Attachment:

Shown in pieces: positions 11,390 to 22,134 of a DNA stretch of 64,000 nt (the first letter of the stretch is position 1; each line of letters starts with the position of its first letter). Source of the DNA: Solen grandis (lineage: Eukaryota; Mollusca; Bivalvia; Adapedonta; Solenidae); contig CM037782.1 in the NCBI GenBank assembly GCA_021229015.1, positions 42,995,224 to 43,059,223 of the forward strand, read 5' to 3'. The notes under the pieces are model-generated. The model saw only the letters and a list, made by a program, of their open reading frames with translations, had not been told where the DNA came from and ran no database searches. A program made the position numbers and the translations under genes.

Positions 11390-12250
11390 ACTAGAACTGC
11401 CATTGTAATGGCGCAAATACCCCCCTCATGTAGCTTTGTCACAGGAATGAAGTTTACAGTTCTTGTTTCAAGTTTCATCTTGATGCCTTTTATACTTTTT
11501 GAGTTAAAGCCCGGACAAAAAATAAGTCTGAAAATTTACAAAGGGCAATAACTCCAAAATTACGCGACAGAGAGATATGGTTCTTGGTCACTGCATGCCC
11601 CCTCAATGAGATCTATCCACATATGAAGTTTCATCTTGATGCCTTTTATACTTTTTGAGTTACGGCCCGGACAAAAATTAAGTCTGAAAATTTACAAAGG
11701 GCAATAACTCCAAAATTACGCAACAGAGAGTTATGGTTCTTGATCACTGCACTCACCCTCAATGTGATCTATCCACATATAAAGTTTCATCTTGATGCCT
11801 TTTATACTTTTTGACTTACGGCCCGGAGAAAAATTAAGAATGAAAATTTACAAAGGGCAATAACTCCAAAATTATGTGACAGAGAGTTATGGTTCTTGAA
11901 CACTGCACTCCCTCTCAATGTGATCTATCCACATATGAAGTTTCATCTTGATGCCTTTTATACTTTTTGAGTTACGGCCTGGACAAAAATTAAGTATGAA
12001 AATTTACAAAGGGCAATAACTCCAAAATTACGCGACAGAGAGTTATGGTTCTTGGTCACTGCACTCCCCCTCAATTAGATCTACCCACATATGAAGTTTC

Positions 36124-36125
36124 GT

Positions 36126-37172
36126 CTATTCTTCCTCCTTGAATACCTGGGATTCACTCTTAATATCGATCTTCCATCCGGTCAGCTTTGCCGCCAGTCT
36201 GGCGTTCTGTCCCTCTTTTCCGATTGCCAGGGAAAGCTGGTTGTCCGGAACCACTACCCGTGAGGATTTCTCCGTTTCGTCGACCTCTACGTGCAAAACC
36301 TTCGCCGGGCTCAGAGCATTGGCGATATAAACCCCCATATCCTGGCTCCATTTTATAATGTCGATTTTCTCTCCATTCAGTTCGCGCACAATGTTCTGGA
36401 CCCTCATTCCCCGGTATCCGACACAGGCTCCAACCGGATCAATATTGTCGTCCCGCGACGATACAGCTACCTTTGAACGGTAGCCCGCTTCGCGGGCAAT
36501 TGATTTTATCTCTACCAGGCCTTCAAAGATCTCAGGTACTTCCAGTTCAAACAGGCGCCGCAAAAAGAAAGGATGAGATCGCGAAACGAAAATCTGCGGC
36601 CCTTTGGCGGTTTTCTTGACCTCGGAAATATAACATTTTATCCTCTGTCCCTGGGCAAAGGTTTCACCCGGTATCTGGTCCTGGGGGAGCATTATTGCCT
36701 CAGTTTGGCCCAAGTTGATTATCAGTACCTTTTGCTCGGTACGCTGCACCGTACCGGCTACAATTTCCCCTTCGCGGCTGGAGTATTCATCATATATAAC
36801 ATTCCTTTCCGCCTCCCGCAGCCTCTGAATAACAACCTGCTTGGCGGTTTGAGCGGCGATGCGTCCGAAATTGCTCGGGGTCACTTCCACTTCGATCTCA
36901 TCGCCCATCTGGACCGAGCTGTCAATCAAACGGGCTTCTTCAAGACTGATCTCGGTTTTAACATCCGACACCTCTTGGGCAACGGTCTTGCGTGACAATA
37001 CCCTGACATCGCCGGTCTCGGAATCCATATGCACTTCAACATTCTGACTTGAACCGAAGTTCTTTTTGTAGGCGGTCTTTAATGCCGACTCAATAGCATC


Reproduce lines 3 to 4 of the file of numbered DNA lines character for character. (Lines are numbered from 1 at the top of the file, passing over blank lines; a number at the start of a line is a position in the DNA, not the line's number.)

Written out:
11390 ACTAGAACTGC
11401 CATTGTAATGGCGCAAATACCCCCCTCATGTAGCTTTGTCACAGGAATGAAGTTTACAGTTCTTGTTTCAAGTTTCATCTTGATGCCTTTTATACTTTTT